Fortunately (as I alluded to last Sunday, when speaking of “Americanism”), America’s civil law -- as well as our many modern conveniences -- make the challenge of “being Christian” much easier than in former generations.  Sometimes we might even get a bit “lazy” and (nevertheless) still get by as faithful, church-going, “believers.”

 

      Our focus should still be, as Peter put it in our Call to Worship: to turn away from evil and to do right.  To seek peace and pursue it.  To keep our tongues from evil and our lips from speaking guile…

 

       With those glowing remarks as opening advice in Peter’s letter, he then asks a strange question – it’s the one Karen Bacon asked this morning in our first reading: “Now, who is there to harm you, if you are zealous for what is right?”  If we are eager to do what is good, who would even think to do us harm?  (Right?)

 

      I call it a strange question because -- in his own day, in his own lifetime -- Peter was deeply aware of the many kinds of suffering which had befallen good people unjustly!  For example, Peter had been a friend of St. Stephen – the first martyr – who was stoned to death by the Jewish authorities in Jerusalem.  And Peter’s friend, James, the brother of Jesus -- who served at the time as the “head” of the Church in Jerusalem -- had been beheaded!

 

        Peter’s opening advice to have (1) unity of Spirit, (2) sympathy, (3) love for one another, (4) a tender heart, and (5) a humble mind… should lead us to (6) not return evil for evil, but on the contrary to bless them. (7) Keep our lips from speaking evil, (8) do what is right, (9) seek peace and (10) pursue it.  That sounds all well and good…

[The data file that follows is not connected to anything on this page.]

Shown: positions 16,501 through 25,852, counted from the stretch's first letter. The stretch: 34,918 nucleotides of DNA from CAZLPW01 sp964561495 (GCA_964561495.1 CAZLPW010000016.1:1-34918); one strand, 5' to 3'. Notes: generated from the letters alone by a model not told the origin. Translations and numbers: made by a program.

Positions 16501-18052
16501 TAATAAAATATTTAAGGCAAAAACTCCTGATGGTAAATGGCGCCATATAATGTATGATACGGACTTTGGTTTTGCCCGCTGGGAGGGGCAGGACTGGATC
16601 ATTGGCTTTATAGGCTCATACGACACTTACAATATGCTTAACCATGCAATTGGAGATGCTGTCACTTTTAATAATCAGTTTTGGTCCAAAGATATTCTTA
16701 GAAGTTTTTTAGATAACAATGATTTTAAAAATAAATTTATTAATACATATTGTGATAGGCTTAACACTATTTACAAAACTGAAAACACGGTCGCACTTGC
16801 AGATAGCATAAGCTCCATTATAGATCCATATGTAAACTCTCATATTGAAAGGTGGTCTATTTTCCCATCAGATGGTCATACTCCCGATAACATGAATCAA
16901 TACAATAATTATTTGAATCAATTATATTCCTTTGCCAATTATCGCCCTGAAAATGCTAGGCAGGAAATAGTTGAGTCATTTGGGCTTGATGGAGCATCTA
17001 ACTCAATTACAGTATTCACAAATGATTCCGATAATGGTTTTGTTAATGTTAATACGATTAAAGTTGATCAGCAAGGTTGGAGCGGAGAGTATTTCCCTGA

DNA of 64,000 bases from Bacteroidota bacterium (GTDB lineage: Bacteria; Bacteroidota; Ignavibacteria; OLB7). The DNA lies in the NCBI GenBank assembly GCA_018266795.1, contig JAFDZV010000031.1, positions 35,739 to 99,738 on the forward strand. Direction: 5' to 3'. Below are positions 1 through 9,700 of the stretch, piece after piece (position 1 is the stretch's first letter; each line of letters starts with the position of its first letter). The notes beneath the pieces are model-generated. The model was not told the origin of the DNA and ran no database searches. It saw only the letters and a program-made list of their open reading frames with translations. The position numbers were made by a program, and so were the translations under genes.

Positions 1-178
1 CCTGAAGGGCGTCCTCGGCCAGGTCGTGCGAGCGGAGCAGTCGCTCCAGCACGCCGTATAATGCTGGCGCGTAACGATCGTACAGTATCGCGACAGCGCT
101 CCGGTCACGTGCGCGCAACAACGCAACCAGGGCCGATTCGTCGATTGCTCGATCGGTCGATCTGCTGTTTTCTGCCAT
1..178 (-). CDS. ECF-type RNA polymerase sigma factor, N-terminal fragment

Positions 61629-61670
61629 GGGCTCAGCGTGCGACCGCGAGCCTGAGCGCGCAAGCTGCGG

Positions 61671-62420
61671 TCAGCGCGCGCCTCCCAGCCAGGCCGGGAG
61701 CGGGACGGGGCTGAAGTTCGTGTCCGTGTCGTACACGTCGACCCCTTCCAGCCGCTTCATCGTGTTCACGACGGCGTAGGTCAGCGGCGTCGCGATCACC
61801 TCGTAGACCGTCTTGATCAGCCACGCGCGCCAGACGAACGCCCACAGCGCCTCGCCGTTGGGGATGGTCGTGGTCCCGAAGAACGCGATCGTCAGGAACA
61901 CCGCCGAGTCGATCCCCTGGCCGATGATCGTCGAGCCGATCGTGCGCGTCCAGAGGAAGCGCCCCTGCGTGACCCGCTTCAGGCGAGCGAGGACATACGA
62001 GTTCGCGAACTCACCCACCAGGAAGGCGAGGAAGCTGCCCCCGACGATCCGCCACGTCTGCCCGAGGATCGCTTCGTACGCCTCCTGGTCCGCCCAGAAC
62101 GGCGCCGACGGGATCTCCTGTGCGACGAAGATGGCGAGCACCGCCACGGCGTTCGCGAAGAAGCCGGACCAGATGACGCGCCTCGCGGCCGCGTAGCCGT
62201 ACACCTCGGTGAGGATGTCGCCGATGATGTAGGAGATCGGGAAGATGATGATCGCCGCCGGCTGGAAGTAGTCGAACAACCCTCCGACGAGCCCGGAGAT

But now, when on the receiving end of unjust abuse, Peter goes on to say: (1) have no fear of those who would do you harm; (2) do not be troubled, but hold Jesus in reverence in your hearts, and (3) always be ready with your spoken defense, whenever you are called to account for the HOPE that is in you.  …  Such things are so simply said, and so very hard to do!

 

        Making our defense “with gentleness and reverence” – that is, with modesty regarding ourselves and with respect toward our accuser – has not been modeled very well for us (I’m afraid) in today’s polarized, politicized, highly self-centered and rude rhetoric! 

 

        What St. Peter suggests is that it is not our place as followers of Jesus to “accuse” our accusers. (!)  We are to simply “clarify” our position – to explain (in the face of contrary evidence) why it is that we have HOPE; why it is that we pursue peace; why it is that we do good, and so forth.  By so doing, says Peter, our good conduct may expose their abusive conduct as shameful (by contrast).

 

        It’s a great asset if you are able to keep your conscience clear!  A guilty conscience weakens your defense, undercuts your testimony.  Even if the thing you feel “guilty” about is hidden – a secret sin that only you know about… because it has not yet been brought to light – your ability to stand firmly for the good, to articulate clearly your basis for hope, will be undermined.

 

        In that regard, I suspect Peter is remembering back to his own “dark night of the soul” – the night of his three denials, while Jesus was undergoing his trial.